We Named Karan’s Film Spooky: Mrunal Thakur on ‘Ghost Stories’
The actors speak about working in the horror space.
Zoya Akhtar, Dibakar Banerjee, Anurag Kashyap and Karan Johar came together to direct an anthology of horror films for Netflix, titled Ghost Stories. It dropped on the streaming platform on 1 January. Mrunal Thakur and Avinash Tiwary, the two protagonists of Karan’s story, speak to The Quint about their likes and dislikes for horror films, their film’s intention, the humour in the film, working with Karan Johar and more.
Since the film is in a horror space, are you fans of the genre? Because it is quite polarising. People either like it or don’t.
Mrunal Thakur: I don’t like it. I’m scared. I’m super scared. I’m the kind of person who gets scared after watching like Aahat and stuff like that, but also as an actor I wanted to experiment. I wanted to do something that I have never done before. Most of the scary things you see, it is not because of a ghost, it is also mental because sometimes you end up haunting yourself. And you’re not aware about that.
Avinash Tiwary: I remember as a kid, I watched a film, I don’t even remember the name. In that, an amputated hand goes after people to kill them and I got fever at that point of time. It was so bad that now I’m not scared by horror films. It doesn’t excite me. Nothing happens to me. It is just loud sounds. If I’m watching a film and someone scares me, I’ll be scared.
What was it like being directed by Karan Johar? It is a new genre for him also.
Mrunal Thakur: Karan as a director is so clear as to what he wants, so that makes you feel comfortable and confident. You know sometimes what happens when we are shooting a dark film, that atmosphere also becomes really dull and sad. That was not the situation with this project at least. We were having lots and lots of fun. There was in fact a spooky thing that happened. There was a scene where there was a steady camera. I had to the stairs and the camera is following me and I turn back and go ‘okay there’s nothing.’ I was really scared because the entire crew is downstairs and I was the only person with the cameraman. The cameraman said something moved there. “Why is someone giving me light? I told you not to move.” And people are like ‘Sir, there is no one there.’ And we would laugh about it later.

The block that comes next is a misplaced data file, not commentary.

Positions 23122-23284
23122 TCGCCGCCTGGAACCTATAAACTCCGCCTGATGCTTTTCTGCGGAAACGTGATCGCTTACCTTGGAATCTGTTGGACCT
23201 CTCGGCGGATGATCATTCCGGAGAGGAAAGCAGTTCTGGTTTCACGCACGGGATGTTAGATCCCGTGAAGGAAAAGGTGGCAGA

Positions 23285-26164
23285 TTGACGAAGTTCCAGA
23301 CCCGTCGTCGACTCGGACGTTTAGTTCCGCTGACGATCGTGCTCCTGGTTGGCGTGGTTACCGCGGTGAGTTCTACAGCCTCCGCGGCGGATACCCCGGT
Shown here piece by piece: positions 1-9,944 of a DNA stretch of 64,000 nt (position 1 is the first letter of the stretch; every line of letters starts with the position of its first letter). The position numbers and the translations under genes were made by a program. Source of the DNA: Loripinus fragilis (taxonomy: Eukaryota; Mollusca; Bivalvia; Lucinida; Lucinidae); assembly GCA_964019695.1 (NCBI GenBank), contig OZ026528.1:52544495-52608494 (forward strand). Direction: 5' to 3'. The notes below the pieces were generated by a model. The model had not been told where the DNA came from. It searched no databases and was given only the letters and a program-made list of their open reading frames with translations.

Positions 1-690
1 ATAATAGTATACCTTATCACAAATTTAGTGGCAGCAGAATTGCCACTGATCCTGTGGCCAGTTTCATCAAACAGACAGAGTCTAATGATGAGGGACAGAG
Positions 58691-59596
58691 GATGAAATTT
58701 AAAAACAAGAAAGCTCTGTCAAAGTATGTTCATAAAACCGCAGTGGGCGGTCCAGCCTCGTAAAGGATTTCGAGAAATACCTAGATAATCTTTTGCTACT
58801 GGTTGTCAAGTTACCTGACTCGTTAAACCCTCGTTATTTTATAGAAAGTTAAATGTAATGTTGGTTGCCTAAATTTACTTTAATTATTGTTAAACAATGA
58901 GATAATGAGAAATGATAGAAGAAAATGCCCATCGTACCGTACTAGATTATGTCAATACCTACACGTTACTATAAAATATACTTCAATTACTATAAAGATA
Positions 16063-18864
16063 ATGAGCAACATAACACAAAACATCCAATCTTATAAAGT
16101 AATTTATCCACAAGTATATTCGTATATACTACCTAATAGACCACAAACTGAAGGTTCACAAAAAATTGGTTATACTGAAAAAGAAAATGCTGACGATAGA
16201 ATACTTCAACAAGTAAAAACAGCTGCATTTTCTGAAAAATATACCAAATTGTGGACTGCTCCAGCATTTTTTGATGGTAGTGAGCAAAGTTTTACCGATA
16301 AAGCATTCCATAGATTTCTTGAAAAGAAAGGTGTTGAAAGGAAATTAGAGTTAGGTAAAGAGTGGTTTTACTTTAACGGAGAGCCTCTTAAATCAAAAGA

Avinash Tiwary: The first day I met him and you know you are a little conscious when you’ve only seen him from the outside. One thing I want to mention that we as an audience do not give him enough credit for the filmmaker he is. Yeah. We consider him to be so many things. But he is essentially a filmmaker and I’m so grateful that my interaction with him happened as a filmmaker and as an actor. Most of the filmmakers around, and I’ve acted for a few years, they’re very reluctant to either acknowledge the artiste or even when they have to direct they will be like ‘Oh listen, you do this, you do that.’ But this man, and he is of a certain stature, he comes to you every-time and tells you what needs to be done. If he likes it, doesn’t like it, he will still come to you and tell it to you, which is very rare. Honestly, I find it very rare. Because you’re so vulnerable as an actor, and he senses that. I think the best quality about Karan is the fact that he will know when to trigger the feelings, the emotions. That’s something he is absolutely amazing at.
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